An interdisciplinary team of scientists at NTU has found that rapid sea-level rise drove early settlers in Southeast Asia to migrate during the prehistoric period, increasing the genetic diversity of the region today.
The Malay Peninsula and the islands of Sumatra, Borneo, and Java were originally part of a large landmass of rainforests and coastal mangroves in the South Asia continental shelf known as ‘The Sundaland’ some 26,000 years ago (Figure a).
But during the last major period of global warming in Earth’s history, from the Last Glacial Maximum period (approximately 26,000 - 20,000 years ago) to the mid-50 Holocene (approximately 6,000 years ago), sea level rose 130 metres. The rise in sea level flooded and submerged half of The Sundaland, breaking land bridges and splitting the large landmass into smaller islands of the region today.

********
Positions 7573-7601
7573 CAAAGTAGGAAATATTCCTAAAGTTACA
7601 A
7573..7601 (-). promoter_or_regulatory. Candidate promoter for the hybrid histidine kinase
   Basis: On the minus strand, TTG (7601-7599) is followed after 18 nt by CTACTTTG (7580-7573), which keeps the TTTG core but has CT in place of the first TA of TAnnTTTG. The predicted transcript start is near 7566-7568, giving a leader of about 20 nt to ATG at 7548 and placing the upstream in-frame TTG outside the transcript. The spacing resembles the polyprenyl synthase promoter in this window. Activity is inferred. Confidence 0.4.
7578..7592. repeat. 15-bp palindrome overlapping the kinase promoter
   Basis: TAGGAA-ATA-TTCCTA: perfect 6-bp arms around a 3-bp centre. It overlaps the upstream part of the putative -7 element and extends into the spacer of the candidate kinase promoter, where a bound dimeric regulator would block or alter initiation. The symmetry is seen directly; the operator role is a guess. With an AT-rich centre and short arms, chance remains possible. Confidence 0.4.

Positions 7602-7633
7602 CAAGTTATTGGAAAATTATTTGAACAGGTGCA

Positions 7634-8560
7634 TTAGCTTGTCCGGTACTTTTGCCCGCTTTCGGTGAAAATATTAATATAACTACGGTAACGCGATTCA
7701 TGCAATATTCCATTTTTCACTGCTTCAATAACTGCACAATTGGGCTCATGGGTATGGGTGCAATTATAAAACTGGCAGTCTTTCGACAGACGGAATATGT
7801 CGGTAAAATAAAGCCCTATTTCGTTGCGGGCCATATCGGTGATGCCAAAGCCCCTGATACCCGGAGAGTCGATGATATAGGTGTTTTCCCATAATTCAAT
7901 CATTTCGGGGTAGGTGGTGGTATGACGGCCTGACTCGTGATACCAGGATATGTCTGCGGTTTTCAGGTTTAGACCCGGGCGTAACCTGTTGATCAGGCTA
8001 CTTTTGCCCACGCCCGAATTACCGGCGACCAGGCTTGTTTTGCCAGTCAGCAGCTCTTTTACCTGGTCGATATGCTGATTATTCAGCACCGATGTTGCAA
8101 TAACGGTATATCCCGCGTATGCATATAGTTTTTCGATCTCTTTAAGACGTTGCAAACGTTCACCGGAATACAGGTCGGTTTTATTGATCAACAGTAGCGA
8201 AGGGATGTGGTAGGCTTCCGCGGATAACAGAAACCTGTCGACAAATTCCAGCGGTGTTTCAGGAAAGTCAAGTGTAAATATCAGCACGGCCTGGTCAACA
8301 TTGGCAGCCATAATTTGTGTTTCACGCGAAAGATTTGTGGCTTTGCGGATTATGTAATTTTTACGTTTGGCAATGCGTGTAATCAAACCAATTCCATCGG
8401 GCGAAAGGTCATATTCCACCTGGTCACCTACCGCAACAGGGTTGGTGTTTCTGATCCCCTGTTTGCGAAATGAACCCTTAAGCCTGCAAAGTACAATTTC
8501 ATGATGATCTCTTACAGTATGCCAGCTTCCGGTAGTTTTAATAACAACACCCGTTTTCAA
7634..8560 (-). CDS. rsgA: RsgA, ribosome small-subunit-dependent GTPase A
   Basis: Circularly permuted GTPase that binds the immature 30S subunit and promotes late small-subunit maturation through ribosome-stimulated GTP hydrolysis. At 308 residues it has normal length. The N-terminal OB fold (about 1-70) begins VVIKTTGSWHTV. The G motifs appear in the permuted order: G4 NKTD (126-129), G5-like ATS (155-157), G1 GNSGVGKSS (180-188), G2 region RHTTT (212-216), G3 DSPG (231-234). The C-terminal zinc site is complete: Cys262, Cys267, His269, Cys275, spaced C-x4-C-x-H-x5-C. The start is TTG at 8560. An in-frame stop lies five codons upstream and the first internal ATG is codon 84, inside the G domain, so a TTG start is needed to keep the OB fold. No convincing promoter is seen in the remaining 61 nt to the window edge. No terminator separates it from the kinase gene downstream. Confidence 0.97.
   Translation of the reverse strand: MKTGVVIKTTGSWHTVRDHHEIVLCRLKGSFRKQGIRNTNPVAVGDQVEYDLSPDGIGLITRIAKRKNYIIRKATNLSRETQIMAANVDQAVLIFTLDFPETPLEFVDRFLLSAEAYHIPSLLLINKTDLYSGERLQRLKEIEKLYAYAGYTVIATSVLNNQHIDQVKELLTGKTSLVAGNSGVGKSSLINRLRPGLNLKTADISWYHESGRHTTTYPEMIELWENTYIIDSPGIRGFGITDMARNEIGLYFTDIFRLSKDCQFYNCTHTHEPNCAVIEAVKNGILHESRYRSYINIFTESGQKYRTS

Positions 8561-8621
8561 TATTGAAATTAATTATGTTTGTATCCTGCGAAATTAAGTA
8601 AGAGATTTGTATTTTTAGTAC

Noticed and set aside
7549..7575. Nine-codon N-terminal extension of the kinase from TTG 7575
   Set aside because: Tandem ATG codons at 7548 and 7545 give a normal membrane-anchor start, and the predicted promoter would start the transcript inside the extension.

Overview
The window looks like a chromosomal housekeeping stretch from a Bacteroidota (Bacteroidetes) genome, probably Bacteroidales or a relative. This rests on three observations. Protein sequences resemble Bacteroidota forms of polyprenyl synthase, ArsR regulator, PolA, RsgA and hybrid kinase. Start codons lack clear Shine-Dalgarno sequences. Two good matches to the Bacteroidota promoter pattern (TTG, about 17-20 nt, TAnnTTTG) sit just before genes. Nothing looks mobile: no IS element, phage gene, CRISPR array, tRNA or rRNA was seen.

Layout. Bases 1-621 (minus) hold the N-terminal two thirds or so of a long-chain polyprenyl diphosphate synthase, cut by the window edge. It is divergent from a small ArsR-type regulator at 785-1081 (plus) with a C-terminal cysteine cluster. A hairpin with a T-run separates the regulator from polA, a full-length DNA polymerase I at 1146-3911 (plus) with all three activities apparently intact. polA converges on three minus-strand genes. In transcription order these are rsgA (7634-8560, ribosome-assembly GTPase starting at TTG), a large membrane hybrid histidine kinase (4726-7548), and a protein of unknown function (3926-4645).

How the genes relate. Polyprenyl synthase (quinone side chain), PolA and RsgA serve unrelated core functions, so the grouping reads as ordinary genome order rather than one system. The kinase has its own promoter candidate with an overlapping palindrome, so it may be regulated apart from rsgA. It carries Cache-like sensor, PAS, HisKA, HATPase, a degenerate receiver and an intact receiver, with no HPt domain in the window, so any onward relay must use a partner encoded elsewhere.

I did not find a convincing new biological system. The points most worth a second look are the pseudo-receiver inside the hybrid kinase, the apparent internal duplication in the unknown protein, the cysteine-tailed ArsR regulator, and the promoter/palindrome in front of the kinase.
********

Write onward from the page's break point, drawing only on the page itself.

To understand the impact on humans living in The Sundaland during one of the most
dramatic sea-level rises in the Earth’s history, the team of NTU Singapore scientists
reconstructed the history of the landmass using two different approaches:
paleogeography – the study of historical physical landscapes, and population genetics.
Figure a: A paleogeographic map of South Asia and The Sundaland in Southeast Asia over 20,000 years ago. These lands were occupied by their respective earliest settlers.
Figure b: Rising sea level flooded The Sundaland, reduced the land area and caused land splits into smaller islands, influencing multiple population dispersal and population surge, especially in the Island Southeast Asian region.
Figure c: Overpopulation in the Island Southeast Asian region drove the Malaysian Indigenous group (Malaysia Negrito, or commonly known as ‘Orang Asli’) to migrate back northwards, towards Mainland Southeast Asia and South Asia.